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Why You Are Worthy - Without Question

How to use logic to let go of the idea of not being enough

pensive man
Photo by Lucas Sankey on Unsplash

"Everything has its beauty, but not everyone sees it." Andy Warhol

Few of us look in the mirror and say, "I'm not worthy." Our self-talk or inner critic usually isn't that blunt. But that doesn't mean we aren't holding that belief—or some derivative of it—and letting it limit us. Anytime we think, "I can't have that, things never work out for me, or I don't deserve it," we are questioning our worthiness to have the life we want. When we negotiate against ourselves, such as by censoring our dreams, putting our fate in someone else's hands, or settling for less, we are feeding our sense of inadequacy.

Worthiness is another of our human concepts that isn't compatible with higher consciousness living. It is one of those judgment words that ceases to make sense once you tune into higher truths of who and what you really are.

From that higher perspective, being an "unworthy person" becomes an oxymoron like an ugly flower or free slave. You cannot be alive and unworthy at the same time.

As we tug at the string of unworthiness, we find a tangled mess of illusions. There are stories arising from challenging childhood experiences, as well as programming and conditioning that teaches us there is something inherently sinful, deficient, or unacceptable about us. Something that needs to be fixed, saved, or redeemed in order to be loved and deserving of a happy life (and afterlife, according to some religions). That pain is brutally real, but it arises from believing something about ourselves that isn't actually true.

If you exist, you are worthy. Infinitely worthy. Period. Case closed.

When we question our worthiness

When we say someone or something is worthy, we are saying it has value and merit. If we say those pretty earrings are worth the price tag, we are saying they have value to us that is equal to or greater than the dollars we would hand over. When we listen to a podcast or read an article, we are saying that what is provided is worth the time spent consuming it. (Thank you for reading BTW!!!)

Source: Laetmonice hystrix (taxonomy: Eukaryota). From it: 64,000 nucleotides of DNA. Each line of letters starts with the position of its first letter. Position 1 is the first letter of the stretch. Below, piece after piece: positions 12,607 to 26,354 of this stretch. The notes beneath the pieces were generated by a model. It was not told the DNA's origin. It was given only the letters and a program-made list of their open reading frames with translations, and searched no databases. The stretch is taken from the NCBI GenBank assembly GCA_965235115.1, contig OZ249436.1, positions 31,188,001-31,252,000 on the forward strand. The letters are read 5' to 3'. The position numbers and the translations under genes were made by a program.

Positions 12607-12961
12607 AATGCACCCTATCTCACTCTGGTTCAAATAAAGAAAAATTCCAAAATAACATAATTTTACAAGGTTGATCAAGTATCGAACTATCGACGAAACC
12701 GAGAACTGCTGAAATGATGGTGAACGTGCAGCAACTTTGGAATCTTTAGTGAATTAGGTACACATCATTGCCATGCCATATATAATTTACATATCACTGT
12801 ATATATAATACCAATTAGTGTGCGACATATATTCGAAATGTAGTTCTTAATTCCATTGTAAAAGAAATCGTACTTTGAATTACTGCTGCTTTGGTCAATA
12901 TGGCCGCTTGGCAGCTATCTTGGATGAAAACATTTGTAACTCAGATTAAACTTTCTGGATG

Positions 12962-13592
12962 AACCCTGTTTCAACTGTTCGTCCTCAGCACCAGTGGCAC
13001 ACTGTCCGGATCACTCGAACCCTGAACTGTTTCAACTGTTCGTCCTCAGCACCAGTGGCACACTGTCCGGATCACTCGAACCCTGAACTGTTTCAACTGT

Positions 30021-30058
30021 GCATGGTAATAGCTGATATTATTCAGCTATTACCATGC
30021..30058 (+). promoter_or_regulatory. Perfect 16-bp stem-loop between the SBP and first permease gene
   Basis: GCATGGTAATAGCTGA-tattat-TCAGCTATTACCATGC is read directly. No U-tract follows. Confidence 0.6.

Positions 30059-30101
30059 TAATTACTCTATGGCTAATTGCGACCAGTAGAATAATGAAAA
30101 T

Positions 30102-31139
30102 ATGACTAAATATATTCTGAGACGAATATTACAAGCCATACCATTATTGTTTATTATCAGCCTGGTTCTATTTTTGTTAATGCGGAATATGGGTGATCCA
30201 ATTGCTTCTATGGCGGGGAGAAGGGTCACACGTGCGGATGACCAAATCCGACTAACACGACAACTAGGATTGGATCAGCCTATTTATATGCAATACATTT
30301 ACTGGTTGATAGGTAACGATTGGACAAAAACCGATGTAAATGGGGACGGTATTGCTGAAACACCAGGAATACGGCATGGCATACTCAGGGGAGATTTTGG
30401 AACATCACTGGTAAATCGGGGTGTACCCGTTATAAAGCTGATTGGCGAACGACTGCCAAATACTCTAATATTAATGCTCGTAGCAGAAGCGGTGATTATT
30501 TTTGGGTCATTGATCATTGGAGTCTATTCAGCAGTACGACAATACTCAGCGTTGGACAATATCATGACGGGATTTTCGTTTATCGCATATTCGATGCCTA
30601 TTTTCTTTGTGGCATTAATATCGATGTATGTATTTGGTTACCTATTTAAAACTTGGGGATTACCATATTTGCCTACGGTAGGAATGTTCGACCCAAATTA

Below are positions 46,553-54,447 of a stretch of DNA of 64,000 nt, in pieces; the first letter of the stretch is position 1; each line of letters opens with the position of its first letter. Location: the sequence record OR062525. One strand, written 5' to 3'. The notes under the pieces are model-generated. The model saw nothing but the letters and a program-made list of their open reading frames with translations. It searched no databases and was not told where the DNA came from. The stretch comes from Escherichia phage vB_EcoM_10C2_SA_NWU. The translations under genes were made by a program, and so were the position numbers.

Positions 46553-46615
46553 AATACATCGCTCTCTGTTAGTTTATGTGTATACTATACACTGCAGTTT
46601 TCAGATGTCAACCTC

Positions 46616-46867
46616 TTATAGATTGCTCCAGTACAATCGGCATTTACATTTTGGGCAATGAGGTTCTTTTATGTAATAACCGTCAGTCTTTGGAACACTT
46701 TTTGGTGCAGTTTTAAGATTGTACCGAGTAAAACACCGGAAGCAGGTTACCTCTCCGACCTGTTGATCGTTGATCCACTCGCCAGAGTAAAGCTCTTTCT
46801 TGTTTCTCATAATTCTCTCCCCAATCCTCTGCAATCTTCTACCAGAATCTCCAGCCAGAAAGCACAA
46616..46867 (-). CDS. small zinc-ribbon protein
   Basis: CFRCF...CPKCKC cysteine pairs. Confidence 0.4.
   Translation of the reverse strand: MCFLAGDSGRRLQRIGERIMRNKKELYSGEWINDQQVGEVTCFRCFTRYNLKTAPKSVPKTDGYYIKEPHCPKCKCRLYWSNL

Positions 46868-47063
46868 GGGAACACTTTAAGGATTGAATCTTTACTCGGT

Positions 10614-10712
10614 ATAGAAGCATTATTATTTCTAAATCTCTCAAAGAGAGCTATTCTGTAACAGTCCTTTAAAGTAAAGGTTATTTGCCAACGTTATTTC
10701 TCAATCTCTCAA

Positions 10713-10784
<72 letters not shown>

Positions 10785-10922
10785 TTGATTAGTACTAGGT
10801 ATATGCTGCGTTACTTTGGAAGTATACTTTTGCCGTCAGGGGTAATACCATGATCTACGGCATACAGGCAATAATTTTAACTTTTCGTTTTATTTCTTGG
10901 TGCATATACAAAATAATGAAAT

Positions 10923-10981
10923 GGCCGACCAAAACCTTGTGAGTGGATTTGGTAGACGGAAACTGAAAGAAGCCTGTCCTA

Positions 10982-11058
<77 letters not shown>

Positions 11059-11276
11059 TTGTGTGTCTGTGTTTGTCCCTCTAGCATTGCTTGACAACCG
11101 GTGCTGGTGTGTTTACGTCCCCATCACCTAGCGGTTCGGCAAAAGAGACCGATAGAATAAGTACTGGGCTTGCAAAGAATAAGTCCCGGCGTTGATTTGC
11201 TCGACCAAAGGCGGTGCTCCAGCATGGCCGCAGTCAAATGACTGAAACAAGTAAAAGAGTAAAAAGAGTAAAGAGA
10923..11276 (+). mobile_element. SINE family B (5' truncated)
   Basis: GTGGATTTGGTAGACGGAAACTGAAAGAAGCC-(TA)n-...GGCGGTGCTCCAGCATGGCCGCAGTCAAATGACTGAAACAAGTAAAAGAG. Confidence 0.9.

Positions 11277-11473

There's nothing wrong with that. In a world that functions under time and money, we are constantly making judgment calls about where to place our resources and attention. The problem arises when we interpret the judgment calls and preferences of others as saying something about our value as a person. For example, your friend doesn't text you back. One line of thinking goes to, "she must be busy or she just doesn't like texting." Fine. You could even think she's moved on from the relationship or is upset with you. It's still making assumptions but you aren't judging. It's when we turn on ourselves and start thinking, "I've done something wrong, she's found cooler friends, or she sees me for the [insert favorite self-insult here] I really am," that we start the dark descent into unworthiness.

When we look outside of ourselves for love, validation, and esteem, we are looking for someone else to find us worthy because we are doubting ourselves.

We are believing that we aren't enough in some way, which usually leads to more fear. We are afraid of falling short of some standard, which is usually imposed on us by others but adopted and internalized by us. This sense of unworthiness changes how we perceive ourselves and limits us, as well as causes suffering. But just because someone else doesn't see our beauty or appreciate our innate worthiness doesn't mean there is anything lacking in us. The limited thinking of another does not create a deficiency in us.

The logic of infinite worth

What is it that we seek to be worthy of? Love? Happiness? Freedom? Are those actually bestowed upon us by others or available from within? Does it make sense that a fundamental desire like love or peace would be possible and available for some and not for others? That some humans would have a right to them and others would be denied? If worthy is a condition, who decides whether we have earned that status? To whom have we given that power?